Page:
March 27, 2012
You probably spent hours writing your resume. Want to know how quickly recruiters break it down? If you say a New York minute, you're an optimist.
Life Inc. reported that despite previous research suggesting that recruiters spend four to five minutes reviewing a resume, a new study tells a much different story. According to an experiment conducted by job recruiting firm The Ladders, these professional gatekeepers actually spend an average of just six seconds reviewing resumes before giving them the go-ahead (or a one-way ticket to the shredder).
According to The Ladders, researchers used eye-tracking technology to analyze where and how long recruiters focused their gaze while reviewing resumes, a process that revealed just how long they reviewed various elements, and in what order. The results: Not only do recruiters scan resumes quickly, but they also only absorb a few key pieces of information. In fact, The Huffington Post noted that they spend 80 percent reviewing just a few items, including: your name; your current company and how long you have worked there; your previous employers and how long you worked for them; and your educational background.
The new research gives jobseekers valuable insight into how--or how not--to get your foot in the door. For instance, if you think a snazzy online profile or a image-laden document will separate you from the competition, you are right, but probably not as you had intended, reported Life Inc. According to the study, resumes with logos or graphics were more likely to frustrate hurried recruiters, earning them a spot in the "unfit" pile. The same goes for online profiles or atypically formatted resumes. Your best bet: Ditch the gimmicks.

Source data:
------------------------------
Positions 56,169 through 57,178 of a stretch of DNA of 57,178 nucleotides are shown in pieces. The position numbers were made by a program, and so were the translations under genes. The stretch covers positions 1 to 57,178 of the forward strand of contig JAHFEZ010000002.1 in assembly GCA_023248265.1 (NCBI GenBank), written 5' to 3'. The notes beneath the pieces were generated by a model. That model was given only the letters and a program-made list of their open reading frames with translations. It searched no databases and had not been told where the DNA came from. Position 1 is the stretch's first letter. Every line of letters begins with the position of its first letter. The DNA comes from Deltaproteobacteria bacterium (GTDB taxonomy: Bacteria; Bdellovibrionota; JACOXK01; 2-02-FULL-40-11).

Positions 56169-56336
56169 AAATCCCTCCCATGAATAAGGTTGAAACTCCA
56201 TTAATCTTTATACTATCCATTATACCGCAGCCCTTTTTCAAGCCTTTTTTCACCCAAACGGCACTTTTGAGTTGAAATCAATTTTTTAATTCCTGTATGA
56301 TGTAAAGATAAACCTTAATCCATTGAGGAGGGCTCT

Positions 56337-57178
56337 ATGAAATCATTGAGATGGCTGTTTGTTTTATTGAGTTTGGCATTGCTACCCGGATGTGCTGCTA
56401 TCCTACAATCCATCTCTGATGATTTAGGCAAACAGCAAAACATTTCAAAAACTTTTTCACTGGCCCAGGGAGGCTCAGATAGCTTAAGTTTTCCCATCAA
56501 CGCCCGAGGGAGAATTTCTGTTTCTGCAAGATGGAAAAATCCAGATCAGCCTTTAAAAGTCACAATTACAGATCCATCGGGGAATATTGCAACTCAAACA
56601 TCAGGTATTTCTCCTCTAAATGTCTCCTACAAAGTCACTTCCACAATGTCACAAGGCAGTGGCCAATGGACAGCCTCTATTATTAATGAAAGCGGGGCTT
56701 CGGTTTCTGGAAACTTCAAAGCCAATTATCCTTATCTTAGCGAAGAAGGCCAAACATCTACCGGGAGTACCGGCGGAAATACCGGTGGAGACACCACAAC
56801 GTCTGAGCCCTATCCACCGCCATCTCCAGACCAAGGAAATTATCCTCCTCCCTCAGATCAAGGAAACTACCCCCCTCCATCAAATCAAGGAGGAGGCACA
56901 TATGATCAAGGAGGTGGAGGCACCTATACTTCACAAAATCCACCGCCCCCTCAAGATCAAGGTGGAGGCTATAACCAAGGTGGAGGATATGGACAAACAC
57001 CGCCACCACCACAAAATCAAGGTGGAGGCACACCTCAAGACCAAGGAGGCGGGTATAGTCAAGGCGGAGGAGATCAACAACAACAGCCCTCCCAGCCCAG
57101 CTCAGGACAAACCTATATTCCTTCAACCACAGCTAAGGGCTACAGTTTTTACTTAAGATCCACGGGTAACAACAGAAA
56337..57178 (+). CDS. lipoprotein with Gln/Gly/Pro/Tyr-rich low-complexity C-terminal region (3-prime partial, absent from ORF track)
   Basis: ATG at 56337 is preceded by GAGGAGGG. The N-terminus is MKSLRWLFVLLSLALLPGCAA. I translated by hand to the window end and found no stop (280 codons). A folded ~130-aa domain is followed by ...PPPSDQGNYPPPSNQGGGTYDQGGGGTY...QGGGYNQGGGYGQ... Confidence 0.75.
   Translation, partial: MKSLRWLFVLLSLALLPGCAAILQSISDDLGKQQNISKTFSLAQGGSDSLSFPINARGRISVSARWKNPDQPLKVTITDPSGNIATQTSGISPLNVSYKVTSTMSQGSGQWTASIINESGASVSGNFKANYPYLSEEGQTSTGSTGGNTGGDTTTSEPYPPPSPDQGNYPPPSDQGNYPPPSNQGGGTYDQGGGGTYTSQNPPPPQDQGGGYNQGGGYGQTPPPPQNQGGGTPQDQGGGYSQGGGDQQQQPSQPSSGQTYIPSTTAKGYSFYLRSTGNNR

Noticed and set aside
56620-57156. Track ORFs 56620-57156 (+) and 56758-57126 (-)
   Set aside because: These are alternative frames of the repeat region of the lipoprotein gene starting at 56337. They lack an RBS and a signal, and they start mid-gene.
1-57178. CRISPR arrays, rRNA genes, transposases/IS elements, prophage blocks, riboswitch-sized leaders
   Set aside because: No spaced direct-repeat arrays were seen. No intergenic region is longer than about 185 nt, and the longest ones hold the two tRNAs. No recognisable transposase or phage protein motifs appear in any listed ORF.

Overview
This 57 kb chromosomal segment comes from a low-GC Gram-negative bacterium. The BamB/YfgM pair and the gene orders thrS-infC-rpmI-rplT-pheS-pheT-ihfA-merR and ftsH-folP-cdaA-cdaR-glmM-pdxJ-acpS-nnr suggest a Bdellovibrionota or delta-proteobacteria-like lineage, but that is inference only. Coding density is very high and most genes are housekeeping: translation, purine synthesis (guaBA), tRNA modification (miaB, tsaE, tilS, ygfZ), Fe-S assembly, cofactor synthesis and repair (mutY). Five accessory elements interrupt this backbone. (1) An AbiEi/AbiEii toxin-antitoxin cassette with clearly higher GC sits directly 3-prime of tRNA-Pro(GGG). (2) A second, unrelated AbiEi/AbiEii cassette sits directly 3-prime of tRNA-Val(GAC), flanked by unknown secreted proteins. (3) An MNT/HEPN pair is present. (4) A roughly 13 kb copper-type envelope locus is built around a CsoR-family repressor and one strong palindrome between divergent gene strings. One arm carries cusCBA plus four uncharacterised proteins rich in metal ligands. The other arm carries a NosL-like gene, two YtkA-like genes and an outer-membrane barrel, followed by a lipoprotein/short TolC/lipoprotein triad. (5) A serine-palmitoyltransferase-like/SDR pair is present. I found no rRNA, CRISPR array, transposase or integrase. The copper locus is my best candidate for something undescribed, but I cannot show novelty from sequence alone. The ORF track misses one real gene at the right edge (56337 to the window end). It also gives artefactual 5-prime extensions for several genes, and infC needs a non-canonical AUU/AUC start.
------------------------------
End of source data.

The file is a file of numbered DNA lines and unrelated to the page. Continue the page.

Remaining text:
"The 'gaze trace' of recruiters was erratic when they reviewed a poorly organized resume, and they experienced higher levels of cognitive load (total mental activity), which increased the level of effort to make a decision," said researchers, as reported by Money Talks News. "Professional resumes had less data, were evenly formatted and were described as clearer."
The Huffington Post offered the following tips for getting it right on your own: Highlight company names, nixing taglines or long-winded descriptions; label the number years worked with each employer clearly; use active, "success" verbs in lieu of more passive language. In other words, say things like "cut," "grew" or "expanded" instead of phrases like "was responsible for" or "was hired to be"; offer clear job descriptions--free of jargon or acronyms--that showcase your biggest accomplishments; and be honest about your education--lying could not only cost you an interview, but could earn you a pink slip if discovered down the road.
Compiled by Aimee Hosler
"Job Resume: How Long Do Recruiters Spend Looking At Your Career Summary?" huffingtonpost.com, March 23, 2012
"The Most Important 6 Seconds of Your Career," moneytalksnews.com, March 23, 2012, Michael Koretzky
"You have 6 seconds to make an impression: How recruiters see your resume," blog.theladders.com, March 21, 2012, Will Evans
"Your resume has six seconds to get you a job," lifeinc.today.msnbc.msn.com, March 22, 2012, Eve Tahmincioglu